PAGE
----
Overworked healthcare professionals blamed for medical errors
More than half of the blunders – 2,221 – were considered serious, resulting in deaths, injuries and patients being left in severe pain, according to new figures.
They included surgeons operating on the wrong person or part of the body, doctors making wrong diagnoses and prescribing dangerous doses of medication.
The newspaper submitted Freedom of Information requests to all 172 NHS trusts to obtain details of Serious Untoward Incidents (SUIs).
Of the 97 that responded, most refused to give details and just listed fatal errors as “unexplained deaths”, it said.
The Patients’ Association described all the mistakes as “avoidable”.
In one case in the North West a patient under the care of the Aintree University Hospitals NHS Foundation Trust underwent the wrong urological procedure in May.
In July, a chest drain that had been wrongly inserted punctured a patient’s heart and in another case in October a tube was dislodged from the windpipe of a patient who later had a heart attack and died.
In the South East, where a total of 66 SUIs were reported, the wrong unit of blood was administered in January and a mother died of meningitis after giving birth in August.
Katherine Murphy, director of the Patients’ Association, told the newspaper: “These are all avoidable accidents. Patient safety must be paramount in every hospital. Saving money must not be put before patients’ lives.”
Dr Peter Carter, general secretary of the Royal College of Nursing, said staff shortages led to more errors.
“It is always deeply concerning to learn of any mistakes which have endangered the life of a patient,” he said. “But the fewer staff there are the more mistakes are made.”
According to the newspaper, the NHS paid out £264 million in compensation claims in 2008, plus £134 million costs.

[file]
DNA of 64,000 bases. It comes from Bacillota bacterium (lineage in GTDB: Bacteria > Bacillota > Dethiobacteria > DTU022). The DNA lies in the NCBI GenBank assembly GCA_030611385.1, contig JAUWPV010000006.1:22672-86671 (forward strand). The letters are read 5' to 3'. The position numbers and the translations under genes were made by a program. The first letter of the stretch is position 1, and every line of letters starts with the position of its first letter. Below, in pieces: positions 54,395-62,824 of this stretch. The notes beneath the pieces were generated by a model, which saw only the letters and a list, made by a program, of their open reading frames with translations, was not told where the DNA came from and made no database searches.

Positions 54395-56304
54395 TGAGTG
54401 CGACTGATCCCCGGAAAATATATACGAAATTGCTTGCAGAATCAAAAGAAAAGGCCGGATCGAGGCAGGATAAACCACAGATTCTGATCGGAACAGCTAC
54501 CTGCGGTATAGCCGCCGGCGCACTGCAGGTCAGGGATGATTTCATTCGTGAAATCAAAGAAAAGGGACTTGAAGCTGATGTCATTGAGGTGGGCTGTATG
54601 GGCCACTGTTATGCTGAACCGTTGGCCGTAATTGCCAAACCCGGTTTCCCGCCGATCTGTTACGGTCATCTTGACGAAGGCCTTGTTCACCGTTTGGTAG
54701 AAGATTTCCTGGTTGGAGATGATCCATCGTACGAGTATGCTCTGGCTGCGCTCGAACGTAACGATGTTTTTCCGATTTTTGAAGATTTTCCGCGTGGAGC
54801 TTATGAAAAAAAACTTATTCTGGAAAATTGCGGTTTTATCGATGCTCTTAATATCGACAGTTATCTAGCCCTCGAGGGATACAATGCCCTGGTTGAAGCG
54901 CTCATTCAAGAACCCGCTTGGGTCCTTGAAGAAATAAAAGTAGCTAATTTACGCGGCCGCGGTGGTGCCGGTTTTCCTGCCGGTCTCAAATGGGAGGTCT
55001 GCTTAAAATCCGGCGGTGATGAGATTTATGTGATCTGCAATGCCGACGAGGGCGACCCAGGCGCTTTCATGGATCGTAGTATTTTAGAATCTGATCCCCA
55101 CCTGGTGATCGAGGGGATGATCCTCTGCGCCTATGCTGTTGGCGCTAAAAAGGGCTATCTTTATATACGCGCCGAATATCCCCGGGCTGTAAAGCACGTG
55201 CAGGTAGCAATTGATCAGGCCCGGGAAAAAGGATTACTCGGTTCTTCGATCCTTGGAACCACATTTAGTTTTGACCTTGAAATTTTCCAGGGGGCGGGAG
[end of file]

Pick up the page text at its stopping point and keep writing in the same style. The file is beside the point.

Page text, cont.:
The Department of Health said it was working with regulators to monitor improvements in patient safety.
“Unfortunately, as in any health service, unforeseen incidents occasionally happen.
“The independent National Patient Safety Agency, responsible for monitoring and reporting incidents, and the new independent regulator, the Care Quality Commission, with increased inspection and intervention powers, will help ensure we sustain improvements in safety and quality of care.”
The revelations come after the head of the former Healthcare Commission said in December that the NHS was only just out of the “starting blocks” when it came to ensuring patient care was as safe as it could be.
Sir Ian Kennedy said reporting mistakes and learning from them needed to be “internalised in the DNA” of NHS trust boards.
He added that there was a “black hole” in the information available about mistakes made in GP surgeries.
His remarks were made as the commission published a report calling for more coherent systems for reporting mistakes, saying the priority given to safe care varied among NHS trusts.
But the report said estimates suggested that one in 10 patients admitted to hospital would suffer harm as a result of an error.
In primary care, the report referred to a study carried out in 2001 which found that medical errors occur between five and 80 times per 100,000 consultations, “mainly related to the processes involved in diagnosis and treatment”.
The Healthcare Commission ceased to exist at the beginning of this month when a new regulator, the Care Quality Commission, took over its role and also adopted the work of the Commission for Social Care Inspection (CSCI) and the Mental Health Act Commission.